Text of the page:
These questions were addressed in my small article, for which I am being tried.
I am aware there will be people who argue: there’s a trial because a law exists that must be adhered to. Recall, back in 1935, when Germany adopted the so-called Nuremberg Laws. Fast forward to the victorious 1945, executors of these laws found themselves on trial.
I do not hold absolute certainty that the present-day executors of Russia’s unlawful, unconstitutional laws will face trial. However, I am confident that retribution, in some form, is inevitable. The children and grandchildren of today’s executors will bear the shame of recalling where their forebears worked, served, and the actions they perpetrated. This will happen to those presently committing atrocities in Ukraine under orders. I deem this the most horrifying form of punishment, and it’s an inevitable one.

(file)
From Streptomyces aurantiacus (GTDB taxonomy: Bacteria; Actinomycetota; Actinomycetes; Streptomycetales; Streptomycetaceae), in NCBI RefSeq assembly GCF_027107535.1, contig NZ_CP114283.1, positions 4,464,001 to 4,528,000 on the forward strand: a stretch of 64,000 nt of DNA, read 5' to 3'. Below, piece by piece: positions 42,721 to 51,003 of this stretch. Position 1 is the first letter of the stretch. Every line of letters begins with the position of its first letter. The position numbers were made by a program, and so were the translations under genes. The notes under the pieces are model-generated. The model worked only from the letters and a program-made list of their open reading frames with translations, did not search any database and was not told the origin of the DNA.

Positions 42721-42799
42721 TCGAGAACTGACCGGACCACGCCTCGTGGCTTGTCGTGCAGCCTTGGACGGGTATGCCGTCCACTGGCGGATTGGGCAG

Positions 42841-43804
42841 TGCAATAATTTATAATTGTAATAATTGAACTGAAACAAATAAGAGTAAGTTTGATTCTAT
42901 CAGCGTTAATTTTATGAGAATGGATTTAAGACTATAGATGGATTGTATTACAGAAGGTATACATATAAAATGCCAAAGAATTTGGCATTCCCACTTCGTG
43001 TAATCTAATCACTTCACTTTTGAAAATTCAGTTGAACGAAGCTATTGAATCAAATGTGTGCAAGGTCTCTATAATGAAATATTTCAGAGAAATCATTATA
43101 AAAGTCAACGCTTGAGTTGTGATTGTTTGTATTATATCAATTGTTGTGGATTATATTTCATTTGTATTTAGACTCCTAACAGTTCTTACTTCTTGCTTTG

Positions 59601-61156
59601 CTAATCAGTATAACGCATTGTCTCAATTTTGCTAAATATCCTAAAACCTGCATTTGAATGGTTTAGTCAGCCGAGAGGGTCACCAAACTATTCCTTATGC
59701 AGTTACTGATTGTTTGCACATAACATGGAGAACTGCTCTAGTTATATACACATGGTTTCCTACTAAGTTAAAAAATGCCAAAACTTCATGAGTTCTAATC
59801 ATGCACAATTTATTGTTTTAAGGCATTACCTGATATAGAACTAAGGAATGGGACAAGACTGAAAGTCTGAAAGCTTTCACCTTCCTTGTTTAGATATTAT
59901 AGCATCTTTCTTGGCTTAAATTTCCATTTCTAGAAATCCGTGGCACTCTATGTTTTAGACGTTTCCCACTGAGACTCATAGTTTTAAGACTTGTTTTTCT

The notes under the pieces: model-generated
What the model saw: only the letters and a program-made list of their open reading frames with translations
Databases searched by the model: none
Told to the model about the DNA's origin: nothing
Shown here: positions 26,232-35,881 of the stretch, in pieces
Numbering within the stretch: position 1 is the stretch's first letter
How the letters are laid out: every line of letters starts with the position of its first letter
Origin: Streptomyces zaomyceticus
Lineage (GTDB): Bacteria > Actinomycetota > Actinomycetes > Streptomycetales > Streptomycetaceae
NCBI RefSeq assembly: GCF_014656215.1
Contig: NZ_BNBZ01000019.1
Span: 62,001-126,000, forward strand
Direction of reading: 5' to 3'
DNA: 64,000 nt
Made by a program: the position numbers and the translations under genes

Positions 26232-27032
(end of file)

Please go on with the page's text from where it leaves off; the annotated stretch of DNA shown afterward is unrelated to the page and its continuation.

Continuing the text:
As for me, punishment seems inevitable too, for under the currnet circumstances, an acquittal on such charges is impossible. It seems like a far-fetched optimism. Unlikely to happen.
Shortly, the verdict will be pronounced.
In the 90s, I was involved in drafting the law “On the rehabilitation of victims of political repressions.” I earnestly believe that in a free Russia of the future, this law will be amended, refined to extend rehabilitation to all current Russian political prisoners, all those persecuted for political motives, including anti-war activism. Thank you.